We have been pretty clear about our distaste for fad diets – we don’t really like even the notion of a “diet”, for that matter – and frequently try to debunk the malarkey and get back to basics: “eat food. not too much. mostly plants.”
In the current issues of Annual Review of Public Medicine, Drs. David Katz and Stephanie Meller (1) review the evidence for and against the most common mainstream diets – namely, the DASH diet, vegan and Mediterranean, as well as several incarnations of “low-[fill in blank]”. Did one diet come out on top?
The article by Katz and Meller (1) is truly worth the read (click here for full-text, if you’re lucky enough to have access). For those of you without access to a pricey site license OR limited time, we really liked this succinct review from Dr. James Hamblin at The Atlantic, so we decided to re-post some highlights (with our bold emphasis and two-cents thrown in) below…
Flailing in the swell of bestselling diet books, infomercials for cleanses, and secret tips in glossy magazines, is the credibility of nutrition science. Watching thoroughly-credentialed medical experts tout the addition or subtraction of one nutrient as deliverance—only to change the channel and hear someone equally-thoroughly-credentialed touting the opposite—it can be tempting to write off nutrition advice altogether. This month we hear something is good, and next we almost expect to hear it’s bad. Why not assume the latest research will all eventually be nullified, and just close our eyes and eat whatever tastes best?
The voices that carry the farthest over the sea of diet recommendations are those of iconoclasts—those who promise the most for the least, and do so with certainty (BURN!). Amid the clamor, Dr. David Katz is emerging as an iconoclast on the side of reason. At least, that’s how he describes himself. From his throne at Yale University’s Prevention Research Center, where he is a practicing physician and researcher, said sea of popular diet media is the institution against which he rebels. It’s not that nutrition science is corrupt, just that the empty promises of memetic, of-the-moment diet crazes are themselves junk food. To Katz they are more than annoying and confusing; they are dangerous injustice.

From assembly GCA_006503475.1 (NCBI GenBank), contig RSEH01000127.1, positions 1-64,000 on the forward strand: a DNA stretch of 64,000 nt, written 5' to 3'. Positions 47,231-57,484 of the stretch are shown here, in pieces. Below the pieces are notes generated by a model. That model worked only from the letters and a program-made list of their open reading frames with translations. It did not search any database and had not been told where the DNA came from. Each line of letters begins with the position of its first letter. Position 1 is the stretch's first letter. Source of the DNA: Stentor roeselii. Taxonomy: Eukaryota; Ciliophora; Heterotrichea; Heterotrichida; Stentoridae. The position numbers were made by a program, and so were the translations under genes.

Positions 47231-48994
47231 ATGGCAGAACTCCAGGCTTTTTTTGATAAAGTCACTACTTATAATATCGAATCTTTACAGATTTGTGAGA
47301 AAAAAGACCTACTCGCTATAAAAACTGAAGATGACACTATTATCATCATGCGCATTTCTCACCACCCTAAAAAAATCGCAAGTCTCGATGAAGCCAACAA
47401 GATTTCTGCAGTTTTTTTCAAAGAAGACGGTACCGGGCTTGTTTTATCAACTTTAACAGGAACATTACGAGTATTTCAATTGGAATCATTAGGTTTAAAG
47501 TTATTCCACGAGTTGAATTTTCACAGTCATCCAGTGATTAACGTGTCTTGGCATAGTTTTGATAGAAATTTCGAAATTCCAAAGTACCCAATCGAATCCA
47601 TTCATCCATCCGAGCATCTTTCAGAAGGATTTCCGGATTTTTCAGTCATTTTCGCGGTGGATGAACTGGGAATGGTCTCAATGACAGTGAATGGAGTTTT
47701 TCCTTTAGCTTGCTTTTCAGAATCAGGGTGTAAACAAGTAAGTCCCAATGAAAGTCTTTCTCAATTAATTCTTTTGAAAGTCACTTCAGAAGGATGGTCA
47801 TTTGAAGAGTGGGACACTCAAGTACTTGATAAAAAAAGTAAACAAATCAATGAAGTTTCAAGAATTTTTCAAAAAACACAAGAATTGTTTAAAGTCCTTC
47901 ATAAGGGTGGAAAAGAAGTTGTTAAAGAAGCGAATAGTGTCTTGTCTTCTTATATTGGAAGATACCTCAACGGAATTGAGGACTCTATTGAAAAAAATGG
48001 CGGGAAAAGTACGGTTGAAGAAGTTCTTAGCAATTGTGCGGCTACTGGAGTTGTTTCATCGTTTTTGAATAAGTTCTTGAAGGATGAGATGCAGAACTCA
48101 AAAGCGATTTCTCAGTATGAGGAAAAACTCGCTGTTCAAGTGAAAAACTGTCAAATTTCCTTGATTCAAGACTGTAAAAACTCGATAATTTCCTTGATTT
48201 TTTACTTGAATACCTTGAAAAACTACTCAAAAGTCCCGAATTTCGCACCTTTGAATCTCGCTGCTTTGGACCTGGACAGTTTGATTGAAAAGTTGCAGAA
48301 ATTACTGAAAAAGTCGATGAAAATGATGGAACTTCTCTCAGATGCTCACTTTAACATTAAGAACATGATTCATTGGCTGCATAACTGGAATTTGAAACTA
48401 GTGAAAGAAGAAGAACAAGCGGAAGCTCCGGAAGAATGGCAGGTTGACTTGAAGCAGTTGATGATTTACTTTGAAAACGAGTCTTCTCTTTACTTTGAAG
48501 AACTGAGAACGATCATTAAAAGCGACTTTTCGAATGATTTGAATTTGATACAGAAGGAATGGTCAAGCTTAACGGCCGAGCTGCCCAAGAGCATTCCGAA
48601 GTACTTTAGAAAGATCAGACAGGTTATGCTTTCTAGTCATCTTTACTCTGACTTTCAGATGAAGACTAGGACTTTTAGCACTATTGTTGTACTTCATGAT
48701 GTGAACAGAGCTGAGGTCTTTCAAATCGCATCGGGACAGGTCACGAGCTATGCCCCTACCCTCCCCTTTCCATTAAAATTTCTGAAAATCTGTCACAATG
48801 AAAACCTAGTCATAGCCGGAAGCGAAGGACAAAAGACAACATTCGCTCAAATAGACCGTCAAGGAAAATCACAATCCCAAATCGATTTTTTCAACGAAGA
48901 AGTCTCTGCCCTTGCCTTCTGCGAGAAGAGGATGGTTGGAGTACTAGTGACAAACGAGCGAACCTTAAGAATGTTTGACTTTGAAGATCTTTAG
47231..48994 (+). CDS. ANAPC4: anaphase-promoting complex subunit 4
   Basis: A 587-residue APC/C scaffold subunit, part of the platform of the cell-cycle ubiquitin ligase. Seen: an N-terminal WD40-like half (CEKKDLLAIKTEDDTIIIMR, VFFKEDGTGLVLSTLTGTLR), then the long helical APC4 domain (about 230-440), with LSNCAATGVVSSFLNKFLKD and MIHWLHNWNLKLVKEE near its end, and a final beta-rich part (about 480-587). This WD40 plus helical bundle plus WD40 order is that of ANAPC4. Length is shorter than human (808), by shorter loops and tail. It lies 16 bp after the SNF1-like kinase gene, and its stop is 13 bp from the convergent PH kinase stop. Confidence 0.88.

Katz and Yale colleague Stephanie Meller published their findings in the current issue of the journal in a paper titled, “Can We Say What Diet Is Best for Health?” In it, they compare the major diets of the day: Low carb, low fat, low glycemic, Mediterranean, mixed/balanced (DASH), Paleolithic, vegan, and elements of other diets. Despite the pervasiveness of these diets in culture and media, Katz and Meller write, “There have been no rigorous, long-term studies comparing contenders for best diet laurels using methodology that precludes bias and confounding. For many reasons, such studies are unlikely.
Among the salient points of proven health benefits the researchers note, nutritionally-replete plant-based diets are supported by a wide array of favorable health outcomes, including fewer cancers and less heart disease. These diets ideally included not just fruits and vegetables, but whole grains, nuts, and seeds. Katz and Meller found “no decisive evidence” that low-fat diets are better than diets high in healthful fats, like the Mediterranean. Those fats include a lower ratio of omega-6 to omega-3 fatty acids than the typical American diet.